I had really enjoyed my stay in Dominica, only my deadline for being on Antigua stopped me from staying longer and doing more exploring of the interior.
There had been rain overnight, but it had cleared by early morning when I raised the anchor at Portsmouth and headed out towards the Dominican channel. There was a light breeze at first which strengthened to between 15 to 18 knots. Sea Bear romped along and just over 3 hours later we entered the Passage du Sud-Ouest and passed between the rocks of les Augustins and the island of Terre-de-Bas of Les Saintes. Here the wind was gusting to 25 knots so we were down to 2 reefs in the main and the staysail. Soon enough though we were picking up mooring bouy in Anse de Bourg on Terre-de-Haute. Fortunately another boater saw my firts attempt to pass a line through t he ring thawted by an untimely gust and hopped in his tender and helped me secure my line. Many thanks to that man.
Formalities ashore soon completed thanks to the computerised French system, you just fill in your details yourself, print out the form, sign it and get them to countersign it.
The town is very pretty but almost overrun by tourists who visit via the fast ferry from Guadeloupe.
Next morning I walked over to Baie de Pt Pierre for a swim, a beautiful sandy beach with coconut palm trees. It’s also one of the beaches that turtles come ashore to lay their eggs. No sign of them of course, they do it at night.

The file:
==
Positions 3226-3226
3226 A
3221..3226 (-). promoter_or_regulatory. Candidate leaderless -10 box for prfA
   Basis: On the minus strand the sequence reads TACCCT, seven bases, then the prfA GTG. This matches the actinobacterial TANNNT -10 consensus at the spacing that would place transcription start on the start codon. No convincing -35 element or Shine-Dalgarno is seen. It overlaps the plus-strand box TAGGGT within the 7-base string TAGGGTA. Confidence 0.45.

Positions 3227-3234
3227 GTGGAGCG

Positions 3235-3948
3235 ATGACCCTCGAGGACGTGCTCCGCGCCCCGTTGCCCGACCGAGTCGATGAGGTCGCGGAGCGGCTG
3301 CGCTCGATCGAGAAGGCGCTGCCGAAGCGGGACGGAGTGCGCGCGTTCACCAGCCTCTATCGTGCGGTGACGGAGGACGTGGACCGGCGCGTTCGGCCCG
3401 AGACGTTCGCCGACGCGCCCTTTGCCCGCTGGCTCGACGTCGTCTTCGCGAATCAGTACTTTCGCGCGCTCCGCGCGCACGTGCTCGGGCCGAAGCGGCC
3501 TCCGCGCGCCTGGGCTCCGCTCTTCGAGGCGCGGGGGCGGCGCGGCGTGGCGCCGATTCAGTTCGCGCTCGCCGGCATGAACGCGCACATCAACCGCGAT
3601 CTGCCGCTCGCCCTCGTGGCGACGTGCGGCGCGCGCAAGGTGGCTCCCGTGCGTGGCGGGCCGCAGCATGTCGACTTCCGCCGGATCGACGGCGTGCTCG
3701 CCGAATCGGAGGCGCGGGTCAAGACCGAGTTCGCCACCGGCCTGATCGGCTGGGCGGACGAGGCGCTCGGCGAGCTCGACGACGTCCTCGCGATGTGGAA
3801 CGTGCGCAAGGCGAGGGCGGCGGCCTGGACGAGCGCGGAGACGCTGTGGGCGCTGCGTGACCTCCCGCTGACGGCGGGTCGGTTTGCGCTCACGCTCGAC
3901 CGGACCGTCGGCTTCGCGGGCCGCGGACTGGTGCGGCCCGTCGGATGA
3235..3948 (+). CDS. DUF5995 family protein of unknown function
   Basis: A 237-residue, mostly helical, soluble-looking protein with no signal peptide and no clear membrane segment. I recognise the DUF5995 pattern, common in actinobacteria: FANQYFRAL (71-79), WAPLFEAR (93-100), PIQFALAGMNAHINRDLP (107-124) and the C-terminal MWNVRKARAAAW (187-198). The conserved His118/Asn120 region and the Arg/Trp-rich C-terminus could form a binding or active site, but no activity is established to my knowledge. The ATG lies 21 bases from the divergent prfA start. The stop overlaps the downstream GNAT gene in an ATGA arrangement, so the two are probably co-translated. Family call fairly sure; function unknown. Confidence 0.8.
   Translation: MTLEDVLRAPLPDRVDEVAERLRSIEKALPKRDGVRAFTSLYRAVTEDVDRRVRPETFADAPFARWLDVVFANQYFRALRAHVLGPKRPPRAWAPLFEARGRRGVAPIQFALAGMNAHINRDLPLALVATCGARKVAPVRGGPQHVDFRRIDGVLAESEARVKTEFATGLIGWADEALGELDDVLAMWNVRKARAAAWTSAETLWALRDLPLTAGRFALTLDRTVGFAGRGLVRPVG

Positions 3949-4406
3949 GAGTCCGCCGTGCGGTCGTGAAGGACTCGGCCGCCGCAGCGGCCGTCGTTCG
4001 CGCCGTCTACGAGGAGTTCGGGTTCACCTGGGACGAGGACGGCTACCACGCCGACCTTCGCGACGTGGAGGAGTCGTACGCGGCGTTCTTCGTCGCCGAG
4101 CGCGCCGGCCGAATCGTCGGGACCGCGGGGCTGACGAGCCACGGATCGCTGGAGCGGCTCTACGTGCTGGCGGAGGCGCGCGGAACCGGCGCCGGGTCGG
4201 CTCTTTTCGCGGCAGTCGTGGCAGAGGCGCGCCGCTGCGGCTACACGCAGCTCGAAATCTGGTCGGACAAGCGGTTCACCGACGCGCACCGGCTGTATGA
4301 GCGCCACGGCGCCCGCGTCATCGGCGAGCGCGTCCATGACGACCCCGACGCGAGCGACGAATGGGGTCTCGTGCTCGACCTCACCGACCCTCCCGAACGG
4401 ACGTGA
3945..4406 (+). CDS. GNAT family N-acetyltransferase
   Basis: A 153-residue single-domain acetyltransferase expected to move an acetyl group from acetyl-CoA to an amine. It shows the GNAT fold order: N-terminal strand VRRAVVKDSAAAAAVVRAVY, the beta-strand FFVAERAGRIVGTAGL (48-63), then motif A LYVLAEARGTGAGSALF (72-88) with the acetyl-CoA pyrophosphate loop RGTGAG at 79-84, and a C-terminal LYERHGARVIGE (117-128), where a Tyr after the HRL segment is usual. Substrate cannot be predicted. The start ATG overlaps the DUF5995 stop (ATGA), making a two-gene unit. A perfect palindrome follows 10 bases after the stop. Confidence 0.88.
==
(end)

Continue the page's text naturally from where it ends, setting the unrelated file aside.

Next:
I crossed the next day to Guadeloupe itself. Coming past the top of Ilet a Cabrit I had to watch out for the fishermen setting some nets, Done with their fast “santoises” but they amaze me by swimming alongside the nets, something I also saw in Dominica. Bear in mind too this is open water with sizeable waves a mile or so offshore.
With a lovely fresh beam wind I saw the log record a speed of 7.6 knots at one point, very good going for little old Sea Bear. Past the lighthouse on Pte du Vieux Fort, the wind fell light and the seas flatter until eventually faced with a flat calm I resorted to some motoring, then sailing then motoring. Eventually we dropped the hook in Anse de la Barque, a nice little cove with a palm fringed beach but apart from the road passing by nothing else. I took a swim around the boat, bold for me this swimming when I am out of my depth.
Carrying on up the coast next day we passed Bouillante, with it plumes of steam and then Pigeon island, which is Reserve Cousteau, a marine reserve. Arrived at Anse Deshaies and anchored.
A nice little place this, a dinghy dock, some beach front restaurants a few shops, oh and home of Madame Sorbet who sells delicious homemade ice cream from the back of her van in the afternoons. Saw more turtles swimming in the bay here.